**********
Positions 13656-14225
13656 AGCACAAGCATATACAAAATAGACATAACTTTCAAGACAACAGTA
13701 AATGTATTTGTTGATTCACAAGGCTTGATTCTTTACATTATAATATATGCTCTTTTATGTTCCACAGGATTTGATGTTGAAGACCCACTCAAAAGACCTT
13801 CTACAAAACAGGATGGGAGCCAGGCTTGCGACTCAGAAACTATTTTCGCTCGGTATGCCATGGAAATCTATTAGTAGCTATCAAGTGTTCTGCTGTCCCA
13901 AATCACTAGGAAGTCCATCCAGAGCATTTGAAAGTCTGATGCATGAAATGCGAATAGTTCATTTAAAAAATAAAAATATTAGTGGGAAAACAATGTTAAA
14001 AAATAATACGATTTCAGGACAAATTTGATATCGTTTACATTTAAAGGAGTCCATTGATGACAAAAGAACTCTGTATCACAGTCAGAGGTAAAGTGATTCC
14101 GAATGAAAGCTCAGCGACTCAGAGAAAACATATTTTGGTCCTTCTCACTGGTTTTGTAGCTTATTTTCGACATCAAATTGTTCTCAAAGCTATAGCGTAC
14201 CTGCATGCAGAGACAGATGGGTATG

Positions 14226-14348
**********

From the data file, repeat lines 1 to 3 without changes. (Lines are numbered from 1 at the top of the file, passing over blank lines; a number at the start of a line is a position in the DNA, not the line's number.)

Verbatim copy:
Positions 13656-14225
13656 AGCACAAGCATATACAAAATAGACATAACTTTCAAGACAACAGTA
13701 AATGTATTTGTTGATTCACAAGGCTTGATTCTTTACATTATAATATATGCTCTTTTATGTTCCACAGGATTTGATGTTGAAGACCCACTCAAAAGACCTT